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Good Debt vs. Bad Debt

Monday, 10 Nov 2008 | 9:11 PM ET
Good vs. Bad Debt
Helping you know the difference between good and bad debt, with John Ulzheimer, Credit.com; CNBC's Carmen Wong Ulrich.

Carmen’s focus on Monday’s show was sustainability. That is, building wealth that sticks around no matter what’s happening in the economy or market. Part of having sustainable wealth is knowing the difference between good debt and bad debt.

Good debt is debt that works for you to build your money, whether it’s your income or your net worth. It includes the right mortgage and the right student loans, Carmen said. Bad debt, on the other hand, detracts from your ability to grow – and sustain – your money.

Credit.com’s John Ulzheimer, On the Money’s resident credit expert, explained how good debt and bad debt play out in terms of your credit score and report.

Installment debt, which is a fixed payment for a fixed period of time, is a statistically less risky form of debt, Ulzheimer said. That’s because installment debt is generally secured by an asset such as a car or home. There’s something to lose when you don’t make a payment.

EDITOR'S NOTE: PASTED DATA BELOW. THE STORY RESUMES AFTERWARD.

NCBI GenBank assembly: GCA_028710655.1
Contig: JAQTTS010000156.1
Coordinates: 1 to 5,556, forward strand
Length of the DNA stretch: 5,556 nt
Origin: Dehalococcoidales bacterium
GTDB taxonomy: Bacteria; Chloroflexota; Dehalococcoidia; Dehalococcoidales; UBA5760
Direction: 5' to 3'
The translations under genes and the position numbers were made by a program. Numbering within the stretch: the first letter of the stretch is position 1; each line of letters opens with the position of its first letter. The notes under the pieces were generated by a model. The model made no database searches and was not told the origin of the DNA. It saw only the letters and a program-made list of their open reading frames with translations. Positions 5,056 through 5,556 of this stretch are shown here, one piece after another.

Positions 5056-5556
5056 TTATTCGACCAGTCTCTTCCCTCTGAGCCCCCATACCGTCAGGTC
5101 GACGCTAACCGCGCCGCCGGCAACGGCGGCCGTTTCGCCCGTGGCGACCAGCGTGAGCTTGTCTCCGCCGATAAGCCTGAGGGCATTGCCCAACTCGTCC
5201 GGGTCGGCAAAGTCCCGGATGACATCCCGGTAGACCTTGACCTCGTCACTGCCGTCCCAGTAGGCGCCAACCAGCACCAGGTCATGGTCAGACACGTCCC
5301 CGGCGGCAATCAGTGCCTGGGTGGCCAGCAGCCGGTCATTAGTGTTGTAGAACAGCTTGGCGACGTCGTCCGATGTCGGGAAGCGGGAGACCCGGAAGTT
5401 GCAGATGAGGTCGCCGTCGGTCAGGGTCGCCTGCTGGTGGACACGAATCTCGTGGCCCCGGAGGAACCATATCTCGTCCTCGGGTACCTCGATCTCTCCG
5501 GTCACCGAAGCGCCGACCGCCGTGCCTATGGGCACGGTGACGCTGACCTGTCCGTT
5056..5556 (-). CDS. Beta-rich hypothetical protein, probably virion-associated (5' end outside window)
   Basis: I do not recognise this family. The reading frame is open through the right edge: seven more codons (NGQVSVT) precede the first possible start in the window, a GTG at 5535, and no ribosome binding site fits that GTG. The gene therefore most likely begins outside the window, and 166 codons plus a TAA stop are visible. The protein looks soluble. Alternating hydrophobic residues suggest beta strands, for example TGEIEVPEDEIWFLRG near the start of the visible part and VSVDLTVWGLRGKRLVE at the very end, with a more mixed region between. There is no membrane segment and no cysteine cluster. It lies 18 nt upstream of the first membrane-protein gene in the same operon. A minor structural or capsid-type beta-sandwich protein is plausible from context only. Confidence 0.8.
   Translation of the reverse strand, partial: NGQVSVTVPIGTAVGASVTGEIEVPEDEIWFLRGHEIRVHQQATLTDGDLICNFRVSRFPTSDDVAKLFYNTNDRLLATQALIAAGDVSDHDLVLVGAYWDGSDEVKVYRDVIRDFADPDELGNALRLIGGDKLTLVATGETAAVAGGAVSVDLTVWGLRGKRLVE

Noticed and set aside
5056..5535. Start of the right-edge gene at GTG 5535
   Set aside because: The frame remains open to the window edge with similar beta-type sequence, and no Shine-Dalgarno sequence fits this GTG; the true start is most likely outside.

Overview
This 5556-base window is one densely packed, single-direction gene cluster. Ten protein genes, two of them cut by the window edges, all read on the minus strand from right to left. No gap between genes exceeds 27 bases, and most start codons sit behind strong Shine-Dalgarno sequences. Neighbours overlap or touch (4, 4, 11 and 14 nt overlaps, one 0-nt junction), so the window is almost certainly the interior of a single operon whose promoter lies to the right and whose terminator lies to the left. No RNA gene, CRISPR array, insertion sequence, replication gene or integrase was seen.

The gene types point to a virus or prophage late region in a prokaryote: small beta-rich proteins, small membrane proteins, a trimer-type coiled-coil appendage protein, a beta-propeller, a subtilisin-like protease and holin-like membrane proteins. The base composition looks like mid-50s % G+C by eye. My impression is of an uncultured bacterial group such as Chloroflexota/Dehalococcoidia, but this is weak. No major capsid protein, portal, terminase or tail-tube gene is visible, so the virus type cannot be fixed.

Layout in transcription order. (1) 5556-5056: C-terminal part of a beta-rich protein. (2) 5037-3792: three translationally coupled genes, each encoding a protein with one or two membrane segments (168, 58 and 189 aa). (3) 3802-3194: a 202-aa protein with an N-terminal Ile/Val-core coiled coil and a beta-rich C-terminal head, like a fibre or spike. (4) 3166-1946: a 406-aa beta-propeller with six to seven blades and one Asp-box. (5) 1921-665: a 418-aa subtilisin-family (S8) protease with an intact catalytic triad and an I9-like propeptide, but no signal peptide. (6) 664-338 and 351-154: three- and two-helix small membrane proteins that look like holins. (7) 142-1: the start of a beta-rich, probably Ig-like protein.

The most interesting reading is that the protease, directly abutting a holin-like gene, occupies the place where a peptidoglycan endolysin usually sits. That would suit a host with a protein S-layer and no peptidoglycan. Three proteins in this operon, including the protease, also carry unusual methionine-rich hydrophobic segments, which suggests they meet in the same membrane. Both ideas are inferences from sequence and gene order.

Revolving debt, which typically comes from credit cards, differs from installment debt in that you pay a different amount based on a changing balance. Revolving debt is looked upon as riskier, according to Ulzheimer and also tends to come with a higher interest rate. This is the type of debt you should be paying off first, Ulzheimer said.

A HELOC, however, is a hybrid between installment and revolving debt. It is secured by a piece of property but acts as a credit card tied to the value of that property. When the Fed lowers interest rates, your HELOC payments will go down if it’s an adjustable rate. But when the Fed hikes rates, your payments will go up.

Bottom line? Good debt (installment debt) works for you to build your money while bad debt (revolving debt) hurts your sustainability. Know the difference.

If you have a question about good debt vs. bad debt or anything else related to credit and debt, John Ulzheimer will be in our Forums all this week. Drop in and ask him a question by clicking here. Not a member? Sign up here. It’s free and it only takes a minute.